Healthy bodies are being shamed so they can glorify skinny ones. We need to love our bodies into health, not hate them into being skinny. Lulelemon should be about getting all women IN the game, not banishing most of them to the sidelines. Lululemon stores even keep their largest items -- sizes 10 and 12 -- segregated from smaller sizes.
"We Don't Need An Excuse" is not about attacking Maria Kang. It goes well beyond her and focuses on the "No Excuses" movement. It's about realizing that we all walk different paths and have different challenges. We are all worthy and we are all valid. No one needs to give any excuses. I think that's the inspiration I'd like to get on board with.
Being healthy includes living an active lifestyle and eating a variety of foods in moderation, but being healthy will look different for different people. Wouldn't it be awesome if we could actually see more than one version of a fit body represented in the media? Instead we're bombarded with image after image perpetuating the myth that the skinniest women are always the fittest and the men with the most muscles are always the strongest.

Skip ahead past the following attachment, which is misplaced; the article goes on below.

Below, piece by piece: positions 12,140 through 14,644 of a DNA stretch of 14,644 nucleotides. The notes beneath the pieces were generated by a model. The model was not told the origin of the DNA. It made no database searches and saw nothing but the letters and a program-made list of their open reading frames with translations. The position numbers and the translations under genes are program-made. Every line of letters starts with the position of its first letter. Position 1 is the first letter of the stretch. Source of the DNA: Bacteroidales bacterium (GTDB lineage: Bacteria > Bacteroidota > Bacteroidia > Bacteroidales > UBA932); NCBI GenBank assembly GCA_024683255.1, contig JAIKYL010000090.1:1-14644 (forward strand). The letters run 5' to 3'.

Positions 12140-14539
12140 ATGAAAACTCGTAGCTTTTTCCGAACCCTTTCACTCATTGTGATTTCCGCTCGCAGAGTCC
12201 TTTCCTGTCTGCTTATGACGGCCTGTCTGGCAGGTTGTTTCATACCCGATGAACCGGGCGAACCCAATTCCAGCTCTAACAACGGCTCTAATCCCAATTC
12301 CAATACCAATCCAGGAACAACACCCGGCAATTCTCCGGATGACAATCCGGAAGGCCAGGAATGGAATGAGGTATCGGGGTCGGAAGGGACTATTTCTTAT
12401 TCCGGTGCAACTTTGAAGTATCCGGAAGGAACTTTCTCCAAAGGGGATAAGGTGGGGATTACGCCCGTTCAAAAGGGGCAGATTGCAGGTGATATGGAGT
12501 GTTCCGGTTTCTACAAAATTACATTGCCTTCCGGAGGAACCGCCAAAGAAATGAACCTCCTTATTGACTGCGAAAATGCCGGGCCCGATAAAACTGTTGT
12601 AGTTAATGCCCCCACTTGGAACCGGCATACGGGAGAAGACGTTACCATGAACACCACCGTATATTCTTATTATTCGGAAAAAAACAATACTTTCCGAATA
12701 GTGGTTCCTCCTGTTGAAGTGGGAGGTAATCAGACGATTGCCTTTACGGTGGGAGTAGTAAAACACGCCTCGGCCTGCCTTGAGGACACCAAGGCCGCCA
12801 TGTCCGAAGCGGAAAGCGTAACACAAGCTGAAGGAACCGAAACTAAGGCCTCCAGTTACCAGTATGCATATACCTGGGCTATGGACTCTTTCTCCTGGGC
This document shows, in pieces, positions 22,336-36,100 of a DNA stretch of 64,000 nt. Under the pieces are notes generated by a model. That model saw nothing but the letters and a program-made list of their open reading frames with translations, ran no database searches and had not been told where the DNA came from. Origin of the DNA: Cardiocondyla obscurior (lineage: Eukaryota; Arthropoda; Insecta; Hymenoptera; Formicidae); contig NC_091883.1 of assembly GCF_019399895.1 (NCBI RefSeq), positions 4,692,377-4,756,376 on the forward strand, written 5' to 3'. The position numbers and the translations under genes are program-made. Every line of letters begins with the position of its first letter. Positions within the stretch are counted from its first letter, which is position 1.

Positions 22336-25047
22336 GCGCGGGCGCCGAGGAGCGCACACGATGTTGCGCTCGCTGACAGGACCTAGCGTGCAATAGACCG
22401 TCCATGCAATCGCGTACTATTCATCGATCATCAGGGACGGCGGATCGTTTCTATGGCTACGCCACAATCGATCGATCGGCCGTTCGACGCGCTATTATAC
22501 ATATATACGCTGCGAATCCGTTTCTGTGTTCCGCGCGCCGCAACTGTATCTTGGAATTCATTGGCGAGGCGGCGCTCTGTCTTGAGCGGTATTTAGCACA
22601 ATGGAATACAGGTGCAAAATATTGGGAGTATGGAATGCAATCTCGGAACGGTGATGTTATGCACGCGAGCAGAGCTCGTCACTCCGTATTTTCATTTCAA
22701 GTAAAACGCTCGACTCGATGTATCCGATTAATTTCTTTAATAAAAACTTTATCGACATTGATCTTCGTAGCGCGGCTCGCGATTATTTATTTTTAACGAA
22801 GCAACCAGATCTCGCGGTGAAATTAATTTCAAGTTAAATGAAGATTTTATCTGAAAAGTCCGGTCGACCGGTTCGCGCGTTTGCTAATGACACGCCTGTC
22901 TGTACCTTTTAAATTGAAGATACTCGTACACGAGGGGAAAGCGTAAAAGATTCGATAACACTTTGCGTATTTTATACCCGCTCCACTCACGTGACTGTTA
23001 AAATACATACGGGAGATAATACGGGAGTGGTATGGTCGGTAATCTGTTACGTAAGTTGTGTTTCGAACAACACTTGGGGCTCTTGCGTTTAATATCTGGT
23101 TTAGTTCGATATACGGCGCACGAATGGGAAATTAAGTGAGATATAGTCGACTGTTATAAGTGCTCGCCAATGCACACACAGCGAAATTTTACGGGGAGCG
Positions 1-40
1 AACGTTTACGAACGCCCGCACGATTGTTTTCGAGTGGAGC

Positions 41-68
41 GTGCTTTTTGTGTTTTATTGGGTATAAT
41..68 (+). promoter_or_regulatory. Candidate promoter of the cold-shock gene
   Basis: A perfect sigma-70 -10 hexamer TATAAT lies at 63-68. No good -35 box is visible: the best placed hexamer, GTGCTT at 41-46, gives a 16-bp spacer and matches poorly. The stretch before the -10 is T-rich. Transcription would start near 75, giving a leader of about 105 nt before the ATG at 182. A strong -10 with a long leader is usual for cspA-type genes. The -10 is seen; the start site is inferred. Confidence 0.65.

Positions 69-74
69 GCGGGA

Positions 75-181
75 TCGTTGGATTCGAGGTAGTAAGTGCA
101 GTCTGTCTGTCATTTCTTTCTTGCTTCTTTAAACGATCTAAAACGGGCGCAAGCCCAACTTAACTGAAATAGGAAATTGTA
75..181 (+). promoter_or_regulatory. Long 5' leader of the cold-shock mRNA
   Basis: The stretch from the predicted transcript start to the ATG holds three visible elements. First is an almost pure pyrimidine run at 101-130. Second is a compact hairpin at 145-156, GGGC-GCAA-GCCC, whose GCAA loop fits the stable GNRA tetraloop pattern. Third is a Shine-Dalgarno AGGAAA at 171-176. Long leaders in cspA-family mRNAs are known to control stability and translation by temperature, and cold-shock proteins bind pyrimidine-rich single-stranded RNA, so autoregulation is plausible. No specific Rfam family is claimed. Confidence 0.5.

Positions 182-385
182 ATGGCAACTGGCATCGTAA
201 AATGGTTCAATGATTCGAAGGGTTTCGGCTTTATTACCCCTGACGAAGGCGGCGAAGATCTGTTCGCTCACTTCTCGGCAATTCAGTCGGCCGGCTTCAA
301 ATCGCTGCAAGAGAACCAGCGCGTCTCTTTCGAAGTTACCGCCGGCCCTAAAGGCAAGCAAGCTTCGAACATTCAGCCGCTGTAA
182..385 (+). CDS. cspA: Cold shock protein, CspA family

My problem isn't with Maria as a person. I don't believe that she was intentionally trying to hurt anyone, and there's a very good chance that she had no idea how this image would add major fuel to the already blazing fire of contempt in a society that glorifies the skinniest bodies and demonizes pretty much everything else.
My mother came out of the clothing store change room wearing a long-sleeved pink sweatshirt. When she came out, smiling at me, I could tell she felt confident. Her smile vanished the second she saw herself. "I look fat." It's a difficult feeling to describe, when you see your mother so wounded by her own reflection.
When I read a recent blog post addressing "indecent girls" that the author's sons may encounter online, the first people that I thought of were Amanda Todd, Rehtaeh Parsons, Audrie Pott, and Cherice Morales. In each of these cases, the girls became social pariahs. In each of these cases, the girls committed suicide after enduring bullying and slut-shaming both online and offline. All because of that toxic mentality.